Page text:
کاهش هزینه کل تامین از طریق انتخاب تامین کننده مبتنی بر ریسک ـ بهره وری در صنعت EPC
|کد مقاله||سال انتشار||مقاله انگلیسی||ترجمه فارسی||تعداد کلمات|
|19181||2009||12 صفحه PDF||سفارش دهید||محاسبه نشده|
Publisher : Elsevier - Science Direct (الزویر - ساینس دایرکت)
Journal : Journal of Purchasing and Supply Management, Volume 15, Issue 3, September 2009, Pages 166–177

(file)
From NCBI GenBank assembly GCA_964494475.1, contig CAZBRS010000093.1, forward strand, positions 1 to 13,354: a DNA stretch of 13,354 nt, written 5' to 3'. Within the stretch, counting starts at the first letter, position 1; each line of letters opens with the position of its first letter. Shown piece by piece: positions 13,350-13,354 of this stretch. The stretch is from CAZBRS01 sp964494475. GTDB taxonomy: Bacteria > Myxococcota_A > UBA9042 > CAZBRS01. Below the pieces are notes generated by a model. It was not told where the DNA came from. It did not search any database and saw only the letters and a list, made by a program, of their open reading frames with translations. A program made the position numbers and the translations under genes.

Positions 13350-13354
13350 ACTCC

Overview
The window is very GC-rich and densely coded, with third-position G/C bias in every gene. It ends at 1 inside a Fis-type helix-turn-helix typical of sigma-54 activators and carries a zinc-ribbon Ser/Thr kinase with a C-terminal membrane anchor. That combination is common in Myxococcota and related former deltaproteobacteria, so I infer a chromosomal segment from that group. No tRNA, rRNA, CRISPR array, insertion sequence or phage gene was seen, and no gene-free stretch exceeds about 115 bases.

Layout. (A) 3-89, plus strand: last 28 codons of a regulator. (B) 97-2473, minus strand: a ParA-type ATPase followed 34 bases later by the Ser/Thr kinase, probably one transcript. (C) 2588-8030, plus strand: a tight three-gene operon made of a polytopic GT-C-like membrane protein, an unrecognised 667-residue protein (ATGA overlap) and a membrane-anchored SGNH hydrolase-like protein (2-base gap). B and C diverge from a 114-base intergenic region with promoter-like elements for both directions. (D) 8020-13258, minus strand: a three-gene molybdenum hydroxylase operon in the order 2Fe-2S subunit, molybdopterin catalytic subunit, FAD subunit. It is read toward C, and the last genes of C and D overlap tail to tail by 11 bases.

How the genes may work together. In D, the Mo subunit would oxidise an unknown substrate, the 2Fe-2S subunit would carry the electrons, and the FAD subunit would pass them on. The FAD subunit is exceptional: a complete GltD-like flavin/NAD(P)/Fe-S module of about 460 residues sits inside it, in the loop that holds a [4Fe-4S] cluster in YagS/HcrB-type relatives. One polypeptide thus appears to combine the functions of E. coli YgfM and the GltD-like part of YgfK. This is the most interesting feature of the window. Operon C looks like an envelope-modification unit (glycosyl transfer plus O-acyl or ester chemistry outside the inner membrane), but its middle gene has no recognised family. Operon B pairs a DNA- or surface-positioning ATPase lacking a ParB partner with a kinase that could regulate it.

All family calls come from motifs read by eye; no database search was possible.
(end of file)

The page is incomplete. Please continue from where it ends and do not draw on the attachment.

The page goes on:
While risk is becoming the decision driver for a proper supply performance, and supplier selection (SS) is used to mitigate the supply risk, the few existing SS approaches for optimization under uncertainty are typically prescriptive. This shortcome has been overcome through a risk-efficiency-based supplier selection (REBaSS) approach, which is an application of the total cost of ownership (TCO) approach and gives supplier-specific guidelines for immediate and later interventions, so that an average supply cost reduction may be expected, if compared with the traditional TCO. The purpose of the research is to assess the expected positive economic impact of REBaSS on the average total cost of supply in the EPC industry, where critical supplies are extremely frequent. REBaSS has been tested on 13 purchasing occasions within an EPC company, whose SS is currently based on TCO. The empirical test of REBaSS within its domain of application (i.e., procurement of critical supplies) shows a total positive benefit that amounts to 1 432 487€, i.e., 4.76% of the total TCOs of the selected sample. As a practical implication, not only does REBaSS allow to overcome the managerial and risk-related shortcomings of the traditional SS approaches (TCO included), it also – due to the fact that the average value of the critical supplies of an EPC company is about hundreds of million Euros – allows for the potential total economic benefit of the use of REBaSS, which can be estimated in the order of tens of million Euros. This confirms the validity – both managerial and economic – of REBaSS as a sound alternative to the traditional TCO, and encourages one to step into a different way of considering the supply risk within SS.